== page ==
Interruptible coroutines

The engine that executes agents tries specifically to make the agent code easy to write and to read. One way we do this is to provide coroutines. However, agents in real-time games must also respond to events, which means the API must be event-driven as well.

We call our solution interruptible coroutines. It is similar to the interruptible iterators described by Liu, Kimball, and Myers for the ACM, but is a bit more functional for our specific needs. Here is how they work:

Consider the task of extracting any unconscious people from an evacuated building, using four actors. The actors must spread out to cover all the area as fast as possible, but when a person is discovered two actors must work together to carry the person out. The actor provides three functions ("actions") the agent may invoke, plus a special abort function:

  • go_to_room (run to the specified room and enter it)
  • search_room (inspect the present room until it is proven empty or until a person is found)
  • evacuate (with one other actor, carry the specified person out of the building)
  • abort (stop what you're doing)

Here's the code for one possible agent. (Functions referenced but not defined here do what their names indicate, but their implementations are not relevant to this demonstration.)

function run() { room = determine_closest_unsearched_room() while (room != null) { try { actor.go_to_room(room) person = actor.search_room() if (person != null) { alert_all_agents(person, room) } } catch (alert) { actor.go_to_room(alert.room) actor.evacuate(alert.person) } room = determine_closest_unsearched_room() } } function receive_alert(person, room) { nearby_actors = rank_actors_by_proximity_to(room) if (actor == nearby_actors[0] || actor == nearby_actors[1]) { actor.abort(person, room) } }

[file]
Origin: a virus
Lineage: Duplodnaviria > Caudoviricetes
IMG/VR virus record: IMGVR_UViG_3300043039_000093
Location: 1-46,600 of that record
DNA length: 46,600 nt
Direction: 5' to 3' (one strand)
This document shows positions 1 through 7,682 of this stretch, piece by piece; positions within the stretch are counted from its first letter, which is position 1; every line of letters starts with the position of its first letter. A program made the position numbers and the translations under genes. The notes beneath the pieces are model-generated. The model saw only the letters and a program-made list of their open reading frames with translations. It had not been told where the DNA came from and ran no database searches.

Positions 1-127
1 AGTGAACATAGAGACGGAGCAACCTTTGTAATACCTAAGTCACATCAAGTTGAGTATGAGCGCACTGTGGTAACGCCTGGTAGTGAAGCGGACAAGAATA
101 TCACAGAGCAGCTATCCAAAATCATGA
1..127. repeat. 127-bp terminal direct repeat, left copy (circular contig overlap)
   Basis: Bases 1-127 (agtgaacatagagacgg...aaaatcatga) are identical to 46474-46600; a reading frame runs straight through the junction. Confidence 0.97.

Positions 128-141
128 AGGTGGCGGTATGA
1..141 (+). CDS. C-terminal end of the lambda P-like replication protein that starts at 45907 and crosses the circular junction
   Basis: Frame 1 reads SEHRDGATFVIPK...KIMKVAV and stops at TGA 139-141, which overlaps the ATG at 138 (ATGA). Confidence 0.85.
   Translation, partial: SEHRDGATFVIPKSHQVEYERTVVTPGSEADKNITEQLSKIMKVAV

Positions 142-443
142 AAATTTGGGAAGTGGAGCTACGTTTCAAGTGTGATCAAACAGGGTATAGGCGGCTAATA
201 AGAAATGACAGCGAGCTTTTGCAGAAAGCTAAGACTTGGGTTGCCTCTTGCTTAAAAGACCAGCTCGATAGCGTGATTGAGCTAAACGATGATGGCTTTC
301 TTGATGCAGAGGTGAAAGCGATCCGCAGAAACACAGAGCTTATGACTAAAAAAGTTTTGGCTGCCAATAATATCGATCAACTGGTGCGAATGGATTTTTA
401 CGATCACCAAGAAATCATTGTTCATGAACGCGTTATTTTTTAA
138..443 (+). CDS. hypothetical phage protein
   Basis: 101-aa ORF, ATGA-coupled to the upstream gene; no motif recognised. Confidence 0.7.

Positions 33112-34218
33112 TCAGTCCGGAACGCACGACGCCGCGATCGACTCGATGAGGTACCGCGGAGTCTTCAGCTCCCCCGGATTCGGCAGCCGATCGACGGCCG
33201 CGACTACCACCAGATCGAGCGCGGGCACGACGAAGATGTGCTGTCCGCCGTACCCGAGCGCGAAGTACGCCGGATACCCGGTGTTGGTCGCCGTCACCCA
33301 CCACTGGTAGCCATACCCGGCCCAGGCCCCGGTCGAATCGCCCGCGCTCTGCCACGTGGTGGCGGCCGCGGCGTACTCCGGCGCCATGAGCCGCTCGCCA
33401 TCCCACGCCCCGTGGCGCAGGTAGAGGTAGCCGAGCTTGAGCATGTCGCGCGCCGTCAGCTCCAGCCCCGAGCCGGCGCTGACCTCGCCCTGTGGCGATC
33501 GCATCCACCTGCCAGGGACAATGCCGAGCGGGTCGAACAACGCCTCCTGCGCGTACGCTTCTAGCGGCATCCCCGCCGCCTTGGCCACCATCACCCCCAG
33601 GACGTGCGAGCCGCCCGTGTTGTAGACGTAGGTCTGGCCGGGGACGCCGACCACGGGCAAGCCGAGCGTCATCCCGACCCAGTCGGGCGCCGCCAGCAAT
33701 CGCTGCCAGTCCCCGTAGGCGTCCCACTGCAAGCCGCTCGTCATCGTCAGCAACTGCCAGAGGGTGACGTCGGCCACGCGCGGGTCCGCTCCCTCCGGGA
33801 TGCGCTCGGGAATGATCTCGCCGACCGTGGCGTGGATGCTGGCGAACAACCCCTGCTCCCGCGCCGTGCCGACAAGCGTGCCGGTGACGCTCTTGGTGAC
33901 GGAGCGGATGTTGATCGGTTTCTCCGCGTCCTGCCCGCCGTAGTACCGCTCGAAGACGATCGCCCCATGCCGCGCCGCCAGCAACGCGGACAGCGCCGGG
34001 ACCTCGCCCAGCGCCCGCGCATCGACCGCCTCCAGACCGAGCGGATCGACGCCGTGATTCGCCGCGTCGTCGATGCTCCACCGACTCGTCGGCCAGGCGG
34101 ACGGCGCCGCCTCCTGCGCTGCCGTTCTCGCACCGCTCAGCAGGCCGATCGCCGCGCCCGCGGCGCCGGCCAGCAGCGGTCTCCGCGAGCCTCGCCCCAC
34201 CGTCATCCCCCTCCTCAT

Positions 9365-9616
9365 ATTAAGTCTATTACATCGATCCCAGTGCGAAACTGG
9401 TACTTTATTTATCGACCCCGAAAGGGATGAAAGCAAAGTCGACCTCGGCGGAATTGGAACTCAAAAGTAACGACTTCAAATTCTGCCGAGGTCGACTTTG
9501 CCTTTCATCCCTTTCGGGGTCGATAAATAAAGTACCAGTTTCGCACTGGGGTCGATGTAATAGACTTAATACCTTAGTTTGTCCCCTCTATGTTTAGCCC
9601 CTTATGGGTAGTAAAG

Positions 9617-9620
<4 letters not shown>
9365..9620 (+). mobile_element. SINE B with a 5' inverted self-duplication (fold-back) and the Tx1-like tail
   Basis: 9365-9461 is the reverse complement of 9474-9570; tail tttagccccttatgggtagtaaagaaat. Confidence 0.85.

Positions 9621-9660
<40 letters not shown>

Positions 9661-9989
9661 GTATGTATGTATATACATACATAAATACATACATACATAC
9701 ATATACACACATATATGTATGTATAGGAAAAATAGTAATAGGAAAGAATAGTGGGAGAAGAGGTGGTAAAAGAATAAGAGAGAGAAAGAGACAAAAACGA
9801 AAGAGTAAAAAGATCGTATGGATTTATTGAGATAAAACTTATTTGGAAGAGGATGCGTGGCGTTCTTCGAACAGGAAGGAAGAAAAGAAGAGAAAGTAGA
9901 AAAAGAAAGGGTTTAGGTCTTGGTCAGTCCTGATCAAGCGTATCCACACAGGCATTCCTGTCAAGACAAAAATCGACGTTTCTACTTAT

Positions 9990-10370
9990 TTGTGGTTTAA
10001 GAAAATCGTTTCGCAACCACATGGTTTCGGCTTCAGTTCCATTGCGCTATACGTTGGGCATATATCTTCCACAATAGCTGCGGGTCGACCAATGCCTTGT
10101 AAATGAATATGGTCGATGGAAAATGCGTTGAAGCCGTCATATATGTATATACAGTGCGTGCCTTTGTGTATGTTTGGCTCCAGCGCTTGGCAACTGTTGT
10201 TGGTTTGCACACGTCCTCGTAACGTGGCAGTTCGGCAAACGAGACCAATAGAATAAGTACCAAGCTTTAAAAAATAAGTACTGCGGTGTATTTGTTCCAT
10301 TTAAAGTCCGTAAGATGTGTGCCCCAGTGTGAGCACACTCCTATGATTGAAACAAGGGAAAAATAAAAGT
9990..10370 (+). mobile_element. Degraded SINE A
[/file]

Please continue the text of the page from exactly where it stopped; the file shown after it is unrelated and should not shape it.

When the agent calls an action, two API features come into play. They complement each other nicely:

1. Coroutine - Each action takes time (as simulated by the model) to complete. When agent A invokes the action go_to_room(room), the engine stops executing A's code for as long as it takes the model to simulate the actor going to the room. During that time the engine selects another agent and executes its code. If all agents are in the middle of actions, the engine waits for an action to complete.

When the simulation finishes executing agent A's action go_to_room(room), it resumes executing A's code, starting with the next line search_room(room), and stopping again when that action begins.

The agent is in charge of its behavior, and this kind of API accentuates that. It runs its own program, calls actions, and acts on the results. The other way to do it is inversion of control, where the agent implements a function and waits for the engine to call that function whenever it wants to know what the agent is doing. We don't like inversion of control in this case. The agent code is harder to read.

2. Event - In some cases – in our example, if a fellow agent finds a person – the agent does not want to wait for its current action to complete. It wants to be interrupted and get control back immediately upon important events. The agent execution engine enables this. When any agent calls alert_all_agents(person, room), the engine invokes receive_alert(person, room) on each agent. If that agent was executing search_room, for example, the execution of receive_alert is stacked on top of the search_room action, which is suspended.

During the newly invoked function, the agent may call actor.abort(person, room) before exiting. If it does not, search_room continues and the agent is resumed when it completes, as usual. If the agent does abort, the actions lower in the stack are all interrupted. They throw an exception; the agent catches the exception and carries out the task of evacuating the found person.

Combining these two features allows us to provide continuation during actions, which shares computing resources among all friendly agents – while ensuring that the agent can regain control when important events occur.